The Grass Isn’t Always Greener On The Other Side

With unemployment at an all-time low, it is well noted to be a job-seekers market. And you may have the desire to ‘explore what’s out there’ to find better opportunities, salary and/or progression.

If you’re just starting out in your career particularly, we urged you to consider all factors despite job opportunities being plentiful before you make a move. Often, we naturally measure a ‘good opportunity’ with more tangible outcomes such as pay, title, and promotions and don’t consider the less glamourous side of career growth.

There tends to be three common reasons when people leave a business, and I believe these can be fool’s gold, if not armed with deeper consideration.

I stress these are examples and not every opportunity is a bad one, but you should deliberate all the factors and understand there isn’t always a pot of gold at the end of the rainbow.

But it’s a 20% Pay Rise!

Money matters… let’s not pretend it doesn’t, but it isn’t the be-all and end-all. While a 20-30% pay increase is nothing to play down, what other considerations are there?

Businesses are unlikely to offer you more money to do less, while other sectors may be able to pay significantly more than what yours does. However, they often have vastly different operating rhythms and expectations – make sure you understand this – as it’s more than just an increased workload.

Years ago, I needed a change in my job situation and put myself on the job market. I was burnt out in the organisation I was in where things moved at a frantic pace, and we moved from one project to the next. My eldest daughter had just been born and (I thought!) I wanted more flexibility and work-life balance.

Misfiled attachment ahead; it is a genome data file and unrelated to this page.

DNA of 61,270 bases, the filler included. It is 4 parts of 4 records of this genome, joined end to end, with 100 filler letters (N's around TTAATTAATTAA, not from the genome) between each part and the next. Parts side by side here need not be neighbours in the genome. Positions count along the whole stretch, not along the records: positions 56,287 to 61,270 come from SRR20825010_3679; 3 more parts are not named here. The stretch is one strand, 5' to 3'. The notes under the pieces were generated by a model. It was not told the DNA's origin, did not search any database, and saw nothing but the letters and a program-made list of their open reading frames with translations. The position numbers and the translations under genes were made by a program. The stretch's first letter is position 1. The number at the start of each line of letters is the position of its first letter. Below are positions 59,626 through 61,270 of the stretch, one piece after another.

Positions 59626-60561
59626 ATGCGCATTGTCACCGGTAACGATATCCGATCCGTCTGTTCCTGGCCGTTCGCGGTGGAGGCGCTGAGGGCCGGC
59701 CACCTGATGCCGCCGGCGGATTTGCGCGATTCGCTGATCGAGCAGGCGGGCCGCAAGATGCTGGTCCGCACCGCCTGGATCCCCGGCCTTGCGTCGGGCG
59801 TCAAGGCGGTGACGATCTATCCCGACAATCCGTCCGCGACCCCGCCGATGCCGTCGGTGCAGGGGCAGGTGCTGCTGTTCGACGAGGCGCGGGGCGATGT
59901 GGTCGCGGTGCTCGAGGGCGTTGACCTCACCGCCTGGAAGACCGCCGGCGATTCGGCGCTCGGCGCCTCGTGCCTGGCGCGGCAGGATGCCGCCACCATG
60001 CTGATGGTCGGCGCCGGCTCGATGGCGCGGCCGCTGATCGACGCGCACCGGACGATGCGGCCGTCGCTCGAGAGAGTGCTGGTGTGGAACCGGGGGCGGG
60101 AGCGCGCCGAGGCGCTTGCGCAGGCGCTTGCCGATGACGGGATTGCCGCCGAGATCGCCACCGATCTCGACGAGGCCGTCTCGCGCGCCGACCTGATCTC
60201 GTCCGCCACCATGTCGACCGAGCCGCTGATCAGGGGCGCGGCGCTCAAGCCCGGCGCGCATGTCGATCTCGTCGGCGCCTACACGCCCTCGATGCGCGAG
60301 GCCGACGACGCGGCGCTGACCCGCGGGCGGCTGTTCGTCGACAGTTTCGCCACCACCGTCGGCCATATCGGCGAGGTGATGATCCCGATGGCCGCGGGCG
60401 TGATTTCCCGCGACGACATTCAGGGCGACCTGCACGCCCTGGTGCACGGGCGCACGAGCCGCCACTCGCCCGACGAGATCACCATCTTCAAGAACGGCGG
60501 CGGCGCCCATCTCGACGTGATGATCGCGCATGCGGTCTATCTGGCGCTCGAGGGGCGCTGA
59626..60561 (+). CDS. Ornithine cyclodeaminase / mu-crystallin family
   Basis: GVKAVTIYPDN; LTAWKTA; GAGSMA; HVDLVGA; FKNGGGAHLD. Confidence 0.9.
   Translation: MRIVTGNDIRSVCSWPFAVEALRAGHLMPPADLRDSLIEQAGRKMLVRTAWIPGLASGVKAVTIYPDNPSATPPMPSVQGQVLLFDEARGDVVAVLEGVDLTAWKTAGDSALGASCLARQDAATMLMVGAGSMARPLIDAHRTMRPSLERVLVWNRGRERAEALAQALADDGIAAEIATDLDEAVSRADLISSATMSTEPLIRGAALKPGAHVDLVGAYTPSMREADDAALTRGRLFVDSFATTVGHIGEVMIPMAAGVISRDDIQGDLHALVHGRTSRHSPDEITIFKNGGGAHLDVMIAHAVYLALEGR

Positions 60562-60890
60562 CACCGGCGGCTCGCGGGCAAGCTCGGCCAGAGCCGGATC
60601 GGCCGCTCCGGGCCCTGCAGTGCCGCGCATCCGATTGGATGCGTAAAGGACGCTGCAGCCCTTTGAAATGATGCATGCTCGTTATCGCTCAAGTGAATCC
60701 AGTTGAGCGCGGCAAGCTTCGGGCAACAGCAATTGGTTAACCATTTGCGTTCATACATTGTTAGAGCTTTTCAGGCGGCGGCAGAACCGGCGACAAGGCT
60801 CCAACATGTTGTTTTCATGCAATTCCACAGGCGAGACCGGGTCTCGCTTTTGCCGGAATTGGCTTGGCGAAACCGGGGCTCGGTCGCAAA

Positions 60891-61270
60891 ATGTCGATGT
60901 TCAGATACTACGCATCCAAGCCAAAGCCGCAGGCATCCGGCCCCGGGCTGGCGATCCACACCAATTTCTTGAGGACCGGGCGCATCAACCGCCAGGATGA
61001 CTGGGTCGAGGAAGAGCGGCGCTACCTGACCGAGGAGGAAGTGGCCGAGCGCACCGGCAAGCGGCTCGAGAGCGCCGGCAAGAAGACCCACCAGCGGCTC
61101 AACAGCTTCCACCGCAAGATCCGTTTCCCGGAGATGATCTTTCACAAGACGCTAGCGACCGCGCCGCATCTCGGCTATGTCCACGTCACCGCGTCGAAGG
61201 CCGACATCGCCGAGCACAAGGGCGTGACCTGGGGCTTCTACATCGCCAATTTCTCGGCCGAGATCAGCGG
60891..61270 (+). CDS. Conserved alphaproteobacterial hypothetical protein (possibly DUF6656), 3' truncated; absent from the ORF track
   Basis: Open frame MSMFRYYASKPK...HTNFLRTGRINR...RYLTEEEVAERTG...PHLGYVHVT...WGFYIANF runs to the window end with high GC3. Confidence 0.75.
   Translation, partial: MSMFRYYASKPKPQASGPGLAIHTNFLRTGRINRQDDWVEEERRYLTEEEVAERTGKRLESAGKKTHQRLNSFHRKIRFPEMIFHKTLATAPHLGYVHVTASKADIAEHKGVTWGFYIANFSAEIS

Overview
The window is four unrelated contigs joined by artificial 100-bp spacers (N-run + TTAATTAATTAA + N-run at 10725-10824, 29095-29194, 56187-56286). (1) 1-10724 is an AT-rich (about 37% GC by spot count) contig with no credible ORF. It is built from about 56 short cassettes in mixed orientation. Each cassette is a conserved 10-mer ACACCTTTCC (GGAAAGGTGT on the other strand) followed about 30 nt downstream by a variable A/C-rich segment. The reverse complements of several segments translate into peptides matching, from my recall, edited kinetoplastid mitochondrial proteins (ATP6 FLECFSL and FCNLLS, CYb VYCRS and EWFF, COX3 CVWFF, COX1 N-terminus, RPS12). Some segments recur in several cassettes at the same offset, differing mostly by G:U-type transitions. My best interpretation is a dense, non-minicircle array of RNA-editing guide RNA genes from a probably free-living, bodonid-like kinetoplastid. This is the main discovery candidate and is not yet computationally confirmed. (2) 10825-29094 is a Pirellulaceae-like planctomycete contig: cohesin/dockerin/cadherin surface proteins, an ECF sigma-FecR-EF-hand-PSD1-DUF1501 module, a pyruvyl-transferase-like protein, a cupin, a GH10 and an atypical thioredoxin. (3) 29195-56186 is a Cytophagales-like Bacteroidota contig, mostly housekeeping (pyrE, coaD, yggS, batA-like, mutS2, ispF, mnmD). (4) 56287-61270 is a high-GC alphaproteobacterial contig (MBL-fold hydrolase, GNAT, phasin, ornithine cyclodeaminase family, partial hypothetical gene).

I was offered a role that was paying 15% more, plus gave me the added security of 17% superannuation, so I leapt at the opportunity. However, at that stage of my career, I hadn’t realised I best function in high pressure environments where I am (ironically) moving from one project to another. This was NOT the environment I moved too – while the money was great and I got home at a decent hour, I was so bored and unfulfilled that I lasted less than six months before I had to leave.

I’ve also recently seen the reverse happen, where someone left a role for a substantial pay rise, but quickly felt unfulfilled. The $ incentives were attractive, she didn’t identify with the purpose of the company and felt she wasn’t making a difference. Unsurprisingly, she left four months after starting.

On the flipside, a business leader I know recounted how one of his lead designers was headhunted after seven years in the business and offered a 20% increase. Not only was he genuinely happy for this person, but he also even helped them negotiate a further salary increase.

Moral of the story is there are opportunities, but be sure to do your research, before following the money.

There Are More Growth Opportunities For Me…

Another common reason for moving on is the desire for career growth. Often, this is only seen as linear progression up the ‘food chain’ into management roles and beyond.

Ambition is great. But it isn’t as much when you miss opportunities in front of you to chase ones further afield before understanding the wider landscape.

Not long ago, we had a young manager who showed promise and was rewarded with two promotions in quick succession. He had a lot of potential, however, also some significant holes in his armoury that needed work.

To support him, we provided an executive coach to work through some of these challenges, identifying the various triggers and giving him tools to be able to manage effectively. He excelled at the tasks associated with his role, but some of his weaknesses were compromising his overall outputs, particularly around his engagement with his team and other managers.

While he made progress, there was still work to be done before he was a well-rounded leader. We continued to work and support him but were conscious that unless he fully addressed the gaps, he wouldn’t be able to successfully move into a more senior role. He however, wanted to move quickly and felt he was ready to manage a larger team and take on ‘senior management’ responsibilities – believing he wasn’t going that with us, he left the business.